Interviewee Dave, an accounting and finance student from the University of Gloucestershire, shares his experiences of a childhood with cancer and how it has made him the wonderful person he is today.
Name: David Sargeant
Type of cancer: Hodgkin’s Lymphoma
Date of diagnosis: 9/04/2004
Date of all clear: 24/09/2004
Age when undergoing treatment: 13
What were your symptoms?
I don’t think I showed any of the typical ones. They found it because I was clinically anorexic, very weak and was never hungry, causing my parents to first take me to hospital. We later found out it was because a tumor was pushing against my stomach. When I was at the hospital they did a routine blood test and found a high white blood cell count, which meant my body was fighting something, the doctors were just trying to figure out what. It all started from there really.
How did you feel when you found out?
It didn’t feel real at first, I couldn’t comprehend it was happening to me, it felt like I was having a nightmare. Its something I’d heard about but never actually known of anyone around me having. It really started to set in when mum started crying as she told me, with a fearful expression on her face, that’s when I realised that it was something serious, which then made me fear the absolute worst. Mostly because I could tell that she was.
How did being so young at the time of treatment affect you?
It made me feel horribly different at an age when all I really wanted to do was fit in. I couldn’t do things that everyone else was doing as my immune system was so weak. I also had to stop playing football because of the port in my chest, which was difficult as my life pretty much revolved around it at that point.
How did your friends react to it?
I didn’t tell many of them, those who did know all just seemed scared and sorry for me. It was hard as every time somebody found out, the real question they all wanted to ask was “are you going to die?” So I didn’t really tell anybody myself, it lead to questions I didn’t want to answer or didn’t know the answers to.
How did you feel when you were given the all clear?
Relief, mostly for my parents. It felt like I had fought it physically but they had emotionally. It was amazing knowing that they didn’t need to worry anymore, I was very aware of how they had completely put their lives on hold for me. I felt guilty for needing so much of their help when I should have been getting more independent. I was happy they could be who they were again and stop feeling that they needed to put me before themselves.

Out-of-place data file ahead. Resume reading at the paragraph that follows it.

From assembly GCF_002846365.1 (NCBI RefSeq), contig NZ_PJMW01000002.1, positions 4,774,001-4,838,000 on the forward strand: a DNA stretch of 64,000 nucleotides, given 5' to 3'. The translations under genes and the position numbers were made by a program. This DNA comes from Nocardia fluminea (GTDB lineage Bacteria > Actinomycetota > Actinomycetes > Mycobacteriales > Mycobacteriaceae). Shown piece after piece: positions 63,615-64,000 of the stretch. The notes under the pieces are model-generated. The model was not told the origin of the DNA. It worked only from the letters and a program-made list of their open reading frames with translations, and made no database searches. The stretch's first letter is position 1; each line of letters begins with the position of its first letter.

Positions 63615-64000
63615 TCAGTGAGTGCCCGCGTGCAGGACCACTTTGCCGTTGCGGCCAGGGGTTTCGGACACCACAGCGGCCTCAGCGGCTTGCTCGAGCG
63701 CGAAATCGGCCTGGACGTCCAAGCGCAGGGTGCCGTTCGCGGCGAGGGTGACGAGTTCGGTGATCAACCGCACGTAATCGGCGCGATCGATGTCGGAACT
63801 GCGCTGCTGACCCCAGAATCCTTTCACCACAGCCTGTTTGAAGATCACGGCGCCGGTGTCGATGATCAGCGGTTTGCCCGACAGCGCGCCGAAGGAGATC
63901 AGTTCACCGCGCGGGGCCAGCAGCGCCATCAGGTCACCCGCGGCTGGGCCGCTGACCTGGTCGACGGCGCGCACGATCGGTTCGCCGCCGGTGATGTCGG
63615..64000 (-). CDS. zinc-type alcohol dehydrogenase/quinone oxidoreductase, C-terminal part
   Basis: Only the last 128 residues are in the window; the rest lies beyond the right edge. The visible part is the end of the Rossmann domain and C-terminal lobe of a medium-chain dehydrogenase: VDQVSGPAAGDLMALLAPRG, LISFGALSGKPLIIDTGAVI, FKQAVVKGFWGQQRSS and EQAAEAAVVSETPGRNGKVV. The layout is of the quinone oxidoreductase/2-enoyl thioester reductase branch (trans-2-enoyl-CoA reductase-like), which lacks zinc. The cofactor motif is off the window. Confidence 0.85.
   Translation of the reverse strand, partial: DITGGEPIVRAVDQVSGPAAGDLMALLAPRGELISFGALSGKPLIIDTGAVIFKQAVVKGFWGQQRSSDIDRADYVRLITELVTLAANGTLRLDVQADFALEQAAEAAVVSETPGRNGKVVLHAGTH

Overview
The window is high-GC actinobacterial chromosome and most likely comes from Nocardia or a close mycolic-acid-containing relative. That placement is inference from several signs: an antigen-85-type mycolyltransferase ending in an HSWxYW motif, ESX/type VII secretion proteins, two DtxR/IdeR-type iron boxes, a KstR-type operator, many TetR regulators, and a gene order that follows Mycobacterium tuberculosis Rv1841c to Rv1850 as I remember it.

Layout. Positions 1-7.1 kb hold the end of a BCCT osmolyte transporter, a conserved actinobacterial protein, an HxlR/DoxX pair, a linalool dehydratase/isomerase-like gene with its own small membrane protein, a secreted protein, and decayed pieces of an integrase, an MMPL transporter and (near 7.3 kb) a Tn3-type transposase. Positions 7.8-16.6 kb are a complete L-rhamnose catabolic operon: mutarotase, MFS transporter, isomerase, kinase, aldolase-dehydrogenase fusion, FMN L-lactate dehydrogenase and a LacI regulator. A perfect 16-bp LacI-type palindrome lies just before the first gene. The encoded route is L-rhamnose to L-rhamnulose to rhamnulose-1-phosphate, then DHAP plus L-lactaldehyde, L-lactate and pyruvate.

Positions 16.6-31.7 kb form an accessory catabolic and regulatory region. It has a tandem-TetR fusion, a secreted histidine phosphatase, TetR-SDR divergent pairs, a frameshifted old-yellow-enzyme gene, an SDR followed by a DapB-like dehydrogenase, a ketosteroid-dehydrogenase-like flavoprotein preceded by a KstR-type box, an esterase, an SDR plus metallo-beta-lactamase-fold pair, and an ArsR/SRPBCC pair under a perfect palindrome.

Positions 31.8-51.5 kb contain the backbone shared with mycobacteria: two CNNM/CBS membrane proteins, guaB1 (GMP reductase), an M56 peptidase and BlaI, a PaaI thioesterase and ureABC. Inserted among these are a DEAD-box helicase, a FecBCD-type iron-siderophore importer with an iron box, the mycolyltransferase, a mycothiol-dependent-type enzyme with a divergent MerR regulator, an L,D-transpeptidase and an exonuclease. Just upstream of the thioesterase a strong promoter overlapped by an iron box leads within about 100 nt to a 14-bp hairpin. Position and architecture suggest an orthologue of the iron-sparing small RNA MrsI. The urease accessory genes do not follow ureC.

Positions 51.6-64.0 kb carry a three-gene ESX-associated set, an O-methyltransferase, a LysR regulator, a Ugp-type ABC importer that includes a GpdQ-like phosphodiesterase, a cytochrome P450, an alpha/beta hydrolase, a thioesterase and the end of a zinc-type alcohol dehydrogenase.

What is your fondest memory of that feeling?
Realising that I was no longer a cancer patient, and seeing the smile on my parents’ faces. It was the end of a long battle, which we had won and fought together.
How was/is your after care?
Check ups, which are now every 3 years. They made me nervous at first, as it could have been it starting all over again if I had a relapse. Now, they are just part of my routine and a part of my life.
How has it affected your life as you know it now?
It makes me worry that I will run out of time, which can be positive or negative. In school I was always asked what I wanted to be when I grew up. At one point I thought I wouldn’t so I panic whenever I look too far ahead and think assuming you’ll be here for years and years to come is naïve.
Has it changed your out look on life?
Makes me not want to waste it, but it also made me realise that simple things in life like family and friends are the most important.
What would be your main piece of advice for children going through what you went though?
Stay positive, and do whatever you feel is best for you. People will have opinions as to what you should do but only you know how you and your body feel.
What are your goals and aspirations for the future?
Just to make my life count, it quite easily could have been taken from me. So I want to see the world, experience different cultures, be successful in my chosen career and if possible have a family. Basically, fit as much as I can in whatever time I am given and make it count.